Southern Palate: The History of Frogmore Stew
Frogmore Stew, also referred to as Lowcountry Boil, has deep roots in the coastal region of South Carolina and embodies community, friendship and the delight of shared meals – three things near and dear to our hearts at Kiawah River. The name and original recipe for the seafood-based dish is attributed to a local shrimper named Richard Gay, of Gay Fish Company, who is said to have coined the name in the 1960’s after his hometown, Frogmore, a small community on St. Helena Island, South Carolina.
However, the ingredients, techniques and communal spirit that surround Frogmore Stew are rooted in the culinary traditions of the Gullah-Geechee people. The Gullah-Geechee people are a distinct African-American cultural group residing in the coastal regions of South Carolina, Georgia and Florida, known for preserving unique language, traditions and heritage stemming from their West African roots. To sustain their communities, they adapted their ancestral cooking techniques to the local seafood and produce that was readily available.
While there are many different variations of this popular one-pot feast, it traditionally features four primary ingredients boiled together in a large pot: fresh shrimp, sweet corn on the cob, new potatoes and smoked sausage. Frogmore Stew is drained and typically served on a platter – or on a newspaper-covered table for easy cleanup –making it the ideal family-friendly dish for your next get-together.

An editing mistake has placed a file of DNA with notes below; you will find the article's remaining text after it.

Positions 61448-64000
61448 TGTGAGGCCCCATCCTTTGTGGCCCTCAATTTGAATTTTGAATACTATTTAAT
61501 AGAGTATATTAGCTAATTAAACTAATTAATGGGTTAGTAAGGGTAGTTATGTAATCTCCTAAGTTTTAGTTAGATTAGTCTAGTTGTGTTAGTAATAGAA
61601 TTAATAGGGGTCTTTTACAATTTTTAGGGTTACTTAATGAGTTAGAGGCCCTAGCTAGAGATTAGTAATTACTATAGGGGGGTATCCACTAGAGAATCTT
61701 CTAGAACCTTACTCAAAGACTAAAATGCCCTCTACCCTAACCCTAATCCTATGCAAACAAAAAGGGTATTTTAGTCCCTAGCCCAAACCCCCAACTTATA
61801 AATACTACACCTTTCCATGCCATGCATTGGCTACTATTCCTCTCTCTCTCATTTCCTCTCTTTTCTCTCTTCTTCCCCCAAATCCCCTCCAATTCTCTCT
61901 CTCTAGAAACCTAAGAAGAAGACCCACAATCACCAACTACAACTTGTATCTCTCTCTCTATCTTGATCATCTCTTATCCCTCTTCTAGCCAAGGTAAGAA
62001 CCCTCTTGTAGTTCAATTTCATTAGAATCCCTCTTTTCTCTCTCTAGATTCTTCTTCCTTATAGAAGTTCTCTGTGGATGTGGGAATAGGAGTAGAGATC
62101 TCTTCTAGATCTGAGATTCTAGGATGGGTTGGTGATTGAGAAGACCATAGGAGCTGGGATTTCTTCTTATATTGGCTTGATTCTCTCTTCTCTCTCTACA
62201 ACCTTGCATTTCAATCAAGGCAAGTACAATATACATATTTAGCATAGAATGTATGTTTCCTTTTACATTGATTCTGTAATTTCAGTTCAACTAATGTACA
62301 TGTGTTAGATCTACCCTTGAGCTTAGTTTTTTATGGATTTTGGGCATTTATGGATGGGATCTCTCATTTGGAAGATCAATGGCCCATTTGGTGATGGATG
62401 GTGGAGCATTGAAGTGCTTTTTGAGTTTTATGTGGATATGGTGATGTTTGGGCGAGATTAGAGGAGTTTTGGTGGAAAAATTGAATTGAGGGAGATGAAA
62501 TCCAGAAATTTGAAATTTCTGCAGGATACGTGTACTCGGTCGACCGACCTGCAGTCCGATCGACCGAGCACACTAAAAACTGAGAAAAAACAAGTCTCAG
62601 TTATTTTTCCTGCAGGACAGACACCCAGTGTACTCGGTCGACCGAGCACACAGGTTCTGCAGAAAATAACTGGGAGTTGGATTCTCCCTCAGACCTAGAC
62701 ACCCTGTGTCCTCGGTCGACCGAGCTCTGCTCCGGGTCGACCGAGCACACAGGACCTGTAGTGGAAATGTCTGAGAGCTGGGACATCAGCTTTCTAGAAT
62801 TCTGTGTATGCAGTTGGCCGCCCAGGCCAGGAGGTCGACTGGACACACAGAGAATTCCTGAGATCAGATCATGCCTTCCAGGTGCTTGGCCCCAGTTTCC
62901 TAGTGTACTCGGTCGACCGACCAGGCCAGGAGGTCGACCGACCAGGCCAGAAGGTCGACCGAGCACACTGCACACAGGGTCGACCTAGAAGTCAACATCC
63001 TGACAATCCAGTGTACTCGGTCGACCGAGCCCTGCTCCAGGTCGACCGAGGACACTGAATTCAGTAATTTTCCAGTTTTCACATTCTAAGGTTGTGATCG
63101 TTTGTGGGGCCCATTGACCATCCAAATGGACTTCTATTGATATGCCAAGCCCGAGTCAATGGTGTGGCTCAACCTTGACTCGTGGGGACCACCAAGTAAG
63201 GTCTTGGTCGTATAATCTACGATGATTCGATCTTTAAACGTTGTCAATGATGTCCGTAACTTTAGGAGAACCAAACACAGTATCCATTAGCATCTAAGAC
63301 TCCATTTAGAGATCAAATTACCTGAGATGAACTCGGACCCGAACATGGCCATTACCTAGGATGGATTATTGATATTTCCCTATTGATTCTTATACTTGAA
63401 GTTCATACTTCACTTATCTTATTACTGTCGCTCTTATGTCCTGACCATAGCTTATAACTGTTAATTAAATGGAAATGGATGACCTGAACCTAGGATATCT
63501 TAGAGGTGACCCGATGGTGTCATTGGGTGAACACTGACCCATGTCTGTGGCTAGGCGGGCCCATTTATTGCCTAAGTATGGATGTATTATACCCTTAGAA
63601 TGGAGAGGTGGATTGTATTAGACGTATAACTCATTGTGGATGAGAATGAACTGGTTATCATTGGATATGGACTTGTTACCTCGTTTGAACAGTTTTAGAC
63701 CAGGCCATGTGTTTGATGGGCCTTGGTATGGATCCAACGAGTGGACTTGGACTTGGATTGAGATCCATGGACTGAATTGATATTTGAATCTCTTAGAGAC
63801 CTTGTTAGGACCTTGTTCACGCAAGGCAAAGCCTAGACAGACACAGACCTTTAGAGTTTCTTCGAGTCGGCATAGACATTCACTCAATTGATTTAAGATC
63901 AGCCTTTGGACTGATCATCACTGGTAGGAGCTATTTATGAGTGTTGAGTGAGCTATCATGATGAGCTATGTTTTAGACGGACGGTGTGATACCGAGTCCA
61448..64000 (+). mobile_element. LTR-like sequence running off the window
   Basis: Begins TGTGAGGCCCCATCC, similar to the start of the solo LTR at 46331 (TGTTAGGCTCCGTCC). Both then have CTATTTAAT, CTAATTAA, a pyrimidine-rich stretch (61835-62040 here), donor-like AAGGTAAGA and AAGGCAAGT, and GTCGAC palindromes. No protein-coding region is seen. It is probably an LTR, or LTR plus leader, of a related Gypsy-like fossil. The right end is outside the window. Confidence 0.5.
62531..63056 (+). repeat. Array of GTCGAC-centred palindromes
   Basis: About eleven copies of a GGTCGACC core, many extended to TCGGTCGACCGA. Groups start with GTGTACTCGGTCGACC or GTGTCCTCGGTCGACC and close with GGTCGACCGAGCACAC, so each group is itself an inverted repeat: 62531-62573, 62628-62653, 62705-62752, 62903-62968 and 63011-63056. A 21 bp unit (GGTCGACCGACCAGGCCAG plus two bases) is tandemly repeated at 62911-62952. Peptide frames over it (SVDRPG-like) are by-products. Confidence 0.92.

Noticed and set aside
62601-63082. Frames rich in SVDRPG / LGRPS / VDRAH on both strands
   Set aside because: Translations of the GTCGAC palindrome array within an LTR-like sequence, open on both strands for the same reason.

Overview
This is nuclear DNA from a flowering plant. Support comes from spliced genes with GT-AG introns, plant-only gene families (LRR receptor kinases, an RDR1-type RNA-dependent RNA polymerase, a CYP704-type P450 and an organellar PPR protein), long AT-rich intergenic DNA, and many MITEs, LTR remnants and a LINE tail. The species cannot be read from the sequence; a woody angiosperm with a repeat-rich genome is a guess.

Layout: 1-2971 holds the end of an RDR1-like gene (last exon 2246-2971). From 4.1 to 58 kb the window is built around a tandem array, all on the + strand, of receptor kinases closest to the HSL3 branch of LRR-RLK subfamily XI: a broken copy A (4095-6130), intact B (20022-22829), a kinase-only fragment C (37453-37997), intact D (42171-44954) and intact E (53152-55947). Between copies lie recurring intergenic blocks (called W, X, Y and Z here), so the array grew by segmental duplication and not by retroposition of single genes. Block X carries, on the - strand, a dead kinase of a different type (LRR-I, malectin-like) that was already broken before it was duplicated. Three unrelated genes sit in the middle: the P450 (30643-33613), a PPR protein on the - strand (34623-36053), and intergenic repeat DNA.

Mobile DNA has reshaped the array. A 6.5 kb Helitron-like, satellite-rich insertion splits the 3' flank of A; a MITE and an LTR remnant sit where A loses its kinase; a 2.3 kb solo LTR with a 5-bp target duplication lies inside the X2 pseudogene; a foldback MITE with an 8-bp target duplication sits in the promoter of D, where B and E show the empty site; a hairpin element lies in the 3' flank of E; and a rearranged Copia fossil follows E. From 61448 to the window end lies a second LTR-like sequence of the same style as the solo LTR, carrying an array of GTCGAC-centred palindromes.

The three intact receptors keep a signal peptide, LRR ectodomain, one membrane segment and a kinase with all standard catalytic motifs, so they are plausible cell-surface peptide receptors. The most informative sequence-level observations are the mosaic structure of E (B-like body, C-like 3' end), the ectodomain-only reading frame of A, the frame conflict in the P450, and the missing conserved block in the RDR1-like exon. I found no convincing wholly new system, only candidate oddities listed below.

At Kiawah River, our favorite version of this southern staple is courtesy of Mike Lata, chef and co-owner of FIG in Charleston, SC and includes a Lowcountry twist: stone crab claws. Featured by Francine Maroukian at Garden & Gun, this classic and delicious recipe offers a combination of flavors and textures that is sure to please everyone at your party – or picnic table.
Frogmore Stew: The Lowcountry in One Pot
1/2 cup (at least) Old Bay Seasoning
16 small new potatoes, about 1-inch diameter, rinsed but not peeled (about 3/4 lbs.)
1/2 lb. smoked sausage (kielbasa), cut into 16 1/2-inch thick coins
2 medium sweet onions, peeled but not trimmed, quartered lengthwise from stem to root
3 ears fresh corn, shucked and cut into thirds
16 largest available fresh shrimp, preferably white Carolina shrimp with head on (you may want more depending on size of shrimp)
8 stone crab claws (about 2 lb.)
Bring a large stockpot (at least 12-quart) of water (filled 2/3 of the way, about 9 quarts) to a simmer. Add Old Bay and simmer to infuse. (The water should be abundantly seasoned and aromatic.)
Add potatoes, sausage coins, and sweet onions, and bring to a lazy simmer until potatoes are fork tender, about 15 to 18 minutes.
Keeping water at a lazy simmer, add corn, and cook until kernels are slightly softened, about 3 minutes. Add shrimp and crab claws and cook until the shrimp becomes pink and white (instead of opaque), about 5 or 6 minutes. Strain solids from cooking liquid and transfer them to an oversize platter.
Serve with soft butter and olive oil (for potatoes and corn), sea salt, Tabasco, and cocktail sauce. Lemon wedges and chopped hot peppers (like jalapeño) are also sometimes served as accompaniments.